I have just bought a white Hydrangea, I would like to keep it in a pot, can I use general purpose potting compost and would this keep it white.
Yes it will grow in a pot and, if it's the paniculata type it will stay white and then probably fade to pink as the flowers age. Hydrangeas do need plenty of moisture to do well so if you do grow it in a pot you'll need to water, and feed, regularly through the growing season. Even the best quality planting composts only have food for about 100 days in them. After that it's up to you.
Thank you for your great information once again, would it need to be a general flower and plant feed.
I sugegst you incorporate some moisture retaining gel granules into the compost. And choose a pot that allows at least 2" clearance between the top of the compost and the lip of the pot, to allow for expansion as the gel expands, and to allow room for water to sit on top after watering and soak through
You can add slow release pellets of food or, if you prefer to be organique, mix some pelleted chicken, cow and/or horse manure at potting up time. An occasional liquid feed of rose or tomato fertiliser will do wonders too.
Stand the pot in a saucer for the summer so it doesn't drain all its water away but make sure it's raised on feet in winter so excess moisture can drain and avoid freezing the roots to death.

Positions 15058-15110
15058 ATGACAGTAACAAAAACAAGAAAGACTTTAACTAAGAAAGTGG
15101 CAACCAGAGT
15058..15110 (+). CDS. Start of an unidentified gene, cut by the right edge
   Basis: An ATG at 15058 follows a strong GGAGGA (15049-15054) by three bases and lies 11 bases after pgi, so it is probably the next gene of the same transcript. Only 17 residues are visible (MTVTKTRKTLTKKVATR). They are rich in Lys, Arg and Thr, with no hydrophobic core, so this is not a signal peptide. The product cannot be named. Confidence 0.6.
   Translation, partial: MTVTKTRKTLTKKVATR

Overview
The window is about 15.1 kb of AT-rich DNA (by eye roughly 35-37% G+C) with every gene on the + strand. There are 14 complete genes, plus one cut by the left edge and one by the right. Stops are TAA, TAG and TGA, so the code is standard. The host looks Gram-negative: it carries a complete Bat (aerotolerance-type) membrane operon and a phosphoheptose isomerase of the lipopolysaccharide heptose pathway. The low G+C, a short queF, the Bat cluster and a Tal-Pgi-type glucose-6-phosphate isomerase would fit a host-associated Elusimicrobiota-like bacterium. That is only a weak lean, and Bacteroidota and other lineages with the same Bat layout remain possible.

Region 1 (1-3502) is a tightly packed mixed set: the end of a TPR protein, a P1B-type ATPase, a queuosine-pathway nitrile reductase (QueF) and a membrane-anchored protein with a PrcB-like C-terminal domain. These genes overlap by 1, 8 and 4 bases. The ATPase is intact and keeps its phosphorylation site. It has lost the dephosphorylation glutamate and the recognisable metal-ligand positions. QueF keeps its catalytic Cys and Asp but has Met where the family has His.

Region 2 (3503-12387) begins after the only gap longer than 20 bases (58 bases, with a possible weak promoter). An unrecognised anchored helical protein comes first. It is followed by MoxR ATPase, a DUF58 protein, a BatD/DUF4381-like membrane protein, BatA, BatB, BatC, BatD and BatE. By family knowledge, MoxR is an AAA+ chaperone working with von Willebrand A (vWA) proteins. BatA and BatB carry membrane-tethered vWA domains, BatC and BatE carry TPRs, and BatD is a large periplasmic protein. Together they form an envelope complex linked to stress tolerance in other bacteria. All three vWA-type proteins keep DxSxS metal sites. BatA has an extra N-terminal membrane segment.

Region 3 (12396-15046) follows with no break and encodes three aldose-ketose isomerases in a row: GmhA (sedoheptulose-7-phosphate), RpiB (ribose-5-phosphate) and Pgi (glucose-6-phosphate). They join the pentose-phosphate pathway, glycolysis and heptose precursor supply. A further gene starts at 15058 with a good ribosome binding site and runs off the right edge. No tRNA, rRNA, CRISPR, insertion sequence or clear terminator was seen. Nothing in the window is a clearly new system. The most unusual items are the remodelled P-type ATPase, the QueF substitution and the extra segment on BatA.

Thanks again for the great information. Just another question, we are having rather a lot of topsoil delivered for our new lawn and garden, if there is any left over is could we store it in some bags or containers and could I mix it with compost for for container plants. Also, we have had some drainage in our lawn I did read somewhere before putting the topsoil on to put 2ins of sand can you tell me which sort of sand if this is correct before they lay the topsoil which is begin delivered Wednesday. Thanks again for your expertise.
Yes you could mix the topsoil with the compost. However it will make the pots a lot heavier. That isn't a bad thing for pot grown shrubs that might otherwise be top heavy and unstable in the wind.